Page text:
ESG and cybersecurity go better together

Article | July 17, 2023

ESG and cybersecurity go better together

Companies don't normally think cybersecurity is connected to increasing diversity or reducing climate impact. They should.

Executives have heard the message loud and clear: taking environmental, social, and governance (ESG) matters seriously creates value for businesses. That’s why ESG is a top priority for many of their most important stakeholders, including regulators, shareholders, customers, and employees. The pandemic, climate crisis, social upheaval, and geopolitical unrest of the past few years have only underscored its importance.

Most executives polled rank cybersecurity as one of their top concerns, according to a recent survey from ServiceNow and research partner ThoughtLab – even as other issues, such as workforce diversity and the environmental impact of operations, compete for their attention. About half are currently working to improve data privacy and security, and six out of 10 plan to do so in the years to come. Regulatory bodies like the U.S. Securities and Exchange Commission are turning up the heat, mandating that organizations work harder to prevent—and to disclose—cyber events like data breaches.

Companies plan to increase investment in both ESG and cybersecurity, according to research from PwC, which also showed that cybersecurity is a top concern in the boardroom as well as the C-suite. To make real progress while saving time and money, executives should treat cybersecurity as an ESG issue, insists Drexel University adjunct law professor Leeza Garber, who also teaches a course on internet law, privacy, and security at the University of Pennsylvania’s Wharton School.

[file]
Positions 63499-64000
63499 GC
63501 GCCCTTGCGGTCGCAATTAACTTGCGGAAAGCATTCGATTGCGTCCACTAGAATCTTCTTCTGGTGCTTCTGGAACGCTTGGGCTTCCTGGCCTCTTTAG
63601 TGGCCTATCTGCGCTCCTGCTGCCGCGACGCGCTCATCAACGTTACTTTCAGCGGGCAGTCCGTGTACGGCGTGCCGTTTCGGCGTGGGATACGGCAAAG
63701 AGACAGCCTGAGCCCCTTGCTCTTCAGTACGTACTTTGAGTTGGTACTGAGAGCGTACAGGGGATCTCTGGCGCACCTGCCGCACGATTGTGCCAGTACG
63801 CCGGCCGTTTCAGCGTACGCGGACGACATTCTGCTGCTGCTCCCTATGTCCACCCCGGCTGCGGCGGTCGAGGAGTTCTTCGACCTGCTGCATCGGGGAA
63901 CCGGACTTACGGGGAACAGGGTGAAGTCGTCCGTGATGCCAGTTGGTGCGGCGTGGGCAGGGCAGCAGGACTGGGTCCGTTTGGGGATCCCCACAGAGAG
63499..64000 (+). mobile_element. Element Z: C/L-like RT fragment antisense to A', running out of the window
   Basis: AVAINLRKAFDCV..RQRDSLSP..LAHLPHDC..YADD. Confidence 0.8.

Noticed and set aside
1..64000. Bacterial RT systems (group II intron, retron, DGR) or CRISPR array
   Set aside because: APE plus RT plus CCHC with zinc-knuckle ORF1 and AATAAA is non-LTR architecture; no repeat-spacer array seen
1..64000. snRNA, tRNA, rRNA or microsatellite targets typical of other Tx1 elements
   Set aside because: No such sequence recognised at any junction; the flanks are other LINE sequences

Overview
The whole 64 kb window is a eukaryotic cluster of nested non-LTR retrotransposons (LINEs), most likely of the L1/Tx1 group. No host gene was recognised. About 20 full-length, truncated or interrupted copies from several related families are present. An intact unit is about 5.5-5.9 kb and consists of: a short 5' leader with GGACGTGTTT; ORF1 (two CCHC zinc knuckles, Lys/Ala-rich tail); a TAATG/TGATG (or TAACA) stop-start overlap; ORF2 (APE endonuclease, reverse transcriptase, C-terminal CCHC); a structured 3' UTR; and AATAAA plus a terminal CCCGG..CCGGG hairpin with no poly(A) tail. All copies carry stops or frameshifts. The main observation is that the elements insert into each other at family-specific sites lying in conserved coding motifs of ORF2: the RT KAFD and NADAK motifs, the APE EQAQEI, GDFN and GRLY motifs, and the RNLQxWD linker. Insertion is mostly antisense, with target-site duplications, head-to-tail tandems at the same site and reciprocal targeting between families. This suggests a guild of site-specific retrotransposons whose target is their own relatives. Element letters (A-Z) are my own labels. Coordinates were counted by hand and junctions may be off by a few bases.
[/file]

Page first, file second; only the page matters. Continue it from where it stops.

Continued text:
“There’s a clear relationship between the two,” she says. “Cyber and ESG issues can cause massive disruptions. But they can also be selling points for clients. We need to see a change in how companies handle them, and that’s going to require training, money, and openness.”

When asked if cybersecurity is an ESG issue, few executives say yes, according to Allison Pan, a senior vice president within Marsh McLennan’s Emerging Risks Group. However, that doesn’t mean they don’t treat it as such in practice. Executives might bring up the impact of cyber on equity, skills, and talent—all of which clearly fall under ESG, she says.

For example, more equitable hiring may mitigate the risk of creating software that discriminates against certain populations or communities or is prone to costly errors. Organizations like the World Economic Forum recommend hiring from a wide range of backgrounds to boost an organization’s cyber defenses, and companies are following this advice. “Many [companies] are thinking about cyber as an ESG issue already,” says Pan. “They just don’t know it yet.”

So why the disconnect? A large part of the issue is language, says Pan. ESG has become a catchall that means different things to different people. At the same time, however, some executives think it’s synonymous with environmental sustainability alone, she says. As a result, connecting cyber to ESG feels like an unnecessary leap.

Yet ESG covers a lot more than just sustainability. Many key ESG frameworks—CDP, the Climate Disclosure Standards Board, the Global Reporting Initiative, and the Science Based Targets initiative, to name a few—identify and measure risk factors that don’t appear on a standard balance sheet but nonetheless could impact a company’s core business and market cap.

“How well can you sustain your business in the face of danger? Cybersecurity is core to that,” she says.

Thus, explicitly linking cybersecurity to ESG isn’t a matter of semantics. “Cybersecurity is a crucial part of any ESG strategy,” insists Shaun McAlmont, CEO of cybersecurity training firm NINJIO. Organizations use ESG ratings to make decisions and get resources, he says. Without incorporating cyber into ESG scores, they could be leaving resources on the table that they need to build better cyber strategies.


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Evan Ramzipoor is a writer based in California.

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